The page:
It is a cruel fact of life that young people have to pay an incomprehensible amount of money to attend post secondary school at a time in their lives when they can’t earn enough money in a year to cover the cost of school, let alone, life. This forces many of us to turn to government loans, like OSAP in Ontario, to get us through our education and to a point in our lives where we could actually afford to go to school. Since I, like many others in my position, don’t feel too great about taking on such a monstrous debt, I am always looking for ways to save money and have less of a loan to pay back in the end. One place you can save an impressive amount of money is on your textbooks.
If you purchase all of your textbooks at the campus bookstore, you can look forward to spending $500 – $1000 per semester. This feels a little ridiculous, unrealistic and exploitive to me, especially when it equates to the cost of my groceries for the semester. Luckily, the campus bookstore is not the only place to find your required textbooks. The following is a list of ways I have been able to save up to half the cost of my university textbooks.
Buy online. Websites like Amazon.ca regularly stock all commonly assigned textbooks, in fact, only once have I not been able to find the book I needed at their online store. More often than not, these websites will sell the exact same textbooks as your campus store for less than what your university was going to charge you. I have seen textbooks on Amazon.ca for half the price they were at my campus bookstore. Once ordered, your textbooks can arrive at your house in as little as two days, and the best part is, textbooks almost always have free shipping.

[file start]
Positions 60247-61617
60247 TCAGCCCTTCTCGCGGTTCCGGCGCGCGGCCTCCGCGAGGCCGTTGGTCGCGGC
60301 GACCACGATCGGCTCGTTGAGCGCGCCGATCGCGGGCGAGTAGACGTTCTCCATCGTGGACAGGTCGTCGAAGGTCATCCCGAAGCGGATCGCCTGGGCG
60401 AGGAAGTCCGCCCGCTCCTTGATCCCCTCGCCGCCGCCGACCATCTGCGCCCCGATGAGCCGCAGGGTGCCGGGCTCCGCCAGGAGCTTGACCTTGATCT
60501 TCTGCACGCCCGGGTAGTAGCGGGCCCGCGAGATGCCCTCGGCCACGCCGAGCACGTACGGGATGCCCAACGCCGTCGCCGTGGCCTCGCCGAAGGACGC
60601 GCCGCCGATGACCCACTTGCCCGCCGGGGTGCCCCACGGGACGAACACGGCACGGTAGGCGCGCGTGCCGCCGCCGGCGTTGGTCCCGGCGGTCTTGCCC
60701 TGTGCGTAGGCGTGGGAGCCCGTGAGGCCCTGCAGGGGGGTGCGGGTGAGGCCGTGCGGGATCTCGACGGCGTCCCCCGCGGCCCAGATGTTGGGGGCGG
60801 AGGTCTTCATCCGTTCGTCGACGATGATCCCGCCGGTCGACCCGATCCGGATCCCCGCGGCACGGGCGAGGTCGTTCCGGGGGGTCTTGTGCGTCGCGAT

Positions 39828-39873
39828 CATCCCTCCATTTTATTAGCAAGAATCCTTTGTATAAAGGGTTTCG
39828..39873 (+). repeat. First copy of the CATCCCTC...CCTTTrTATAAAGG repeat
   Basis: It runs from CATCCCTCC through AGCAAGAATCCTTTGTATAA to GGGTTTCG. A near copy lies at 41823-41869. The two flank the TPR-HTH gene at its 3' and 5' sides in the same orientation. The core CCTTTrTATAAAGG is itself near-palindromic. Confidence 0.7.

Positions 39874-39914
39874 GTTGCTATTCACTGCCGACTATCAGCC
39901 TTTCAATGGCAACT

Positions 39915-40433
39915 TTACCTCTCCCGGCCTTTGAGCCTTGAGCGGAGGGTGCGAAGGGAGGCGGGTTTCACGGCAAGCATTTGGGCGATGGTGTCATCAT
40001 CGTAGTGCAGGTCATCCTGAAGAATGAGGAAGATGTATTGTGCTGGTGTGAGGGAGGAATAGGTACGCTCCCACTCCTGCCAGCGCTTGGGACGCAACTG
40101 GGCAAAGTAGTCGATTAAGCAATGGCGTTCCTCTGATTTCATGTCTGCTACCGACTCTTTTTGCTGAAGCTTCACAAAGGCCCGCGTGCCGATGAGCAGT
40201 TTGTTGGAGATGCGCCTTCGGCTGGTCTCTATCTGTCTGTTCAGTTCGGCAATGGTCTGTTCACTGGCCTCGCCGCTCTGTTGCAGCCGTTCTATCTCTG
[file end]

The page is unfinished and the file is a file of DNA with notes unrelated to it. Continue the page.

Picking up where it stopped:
Buy early and buy used. It is possible to save money without leaving campus if you buy early and are able to secure a used textbook. Although professors like to adopt newer editions of textbooks as soon as they are available, you can usually get a span of at least two years where a class will have the same required textbook, and if you are lucky, your class can take place in the second year of the edition. This means that some students from the previous year will sell their book back to the bookstore, which will, in turn, sell it to you as used, for a reduced price. This is also why you should…
Ask friends, family and coworkers if they know anyone who recently took the same classes as you. This way you can avoid the middle man mark-up and purchase your used textbooks directly from another student. When taking a class with 500 other students, there is a good chance that you are less than seven degrees of separation from someone who took that same class last year. For example, I may be able to buy some books from my husband’s co-worker’s wife this year. Don’t feel bad, the student selling the textbook is probably getting a better deal doing it this way as well.
Go to class orientations. I’ve never been to an orientation that didn’t raffle off at least one textbook. Professors were students once too and they know how much books can cost.
Look for digital copies (e-books) of your textbooks. Hard copies of your textbooks are not the only option, if the class is not part of your major and you had planned to sell the textbook afterwards anyway, digital copies can be a good option. All laptops these days come with the ability to display e-books. If you plan to take all of your notes on your laptop, this option might be even better for you than the traditional hard copy. Obviously, these e-books can be sold at a fraction of the cost because they cost almost nothing to publish. My husband has had tremendous success finding digital copies of his math, physics and computer science textbooks.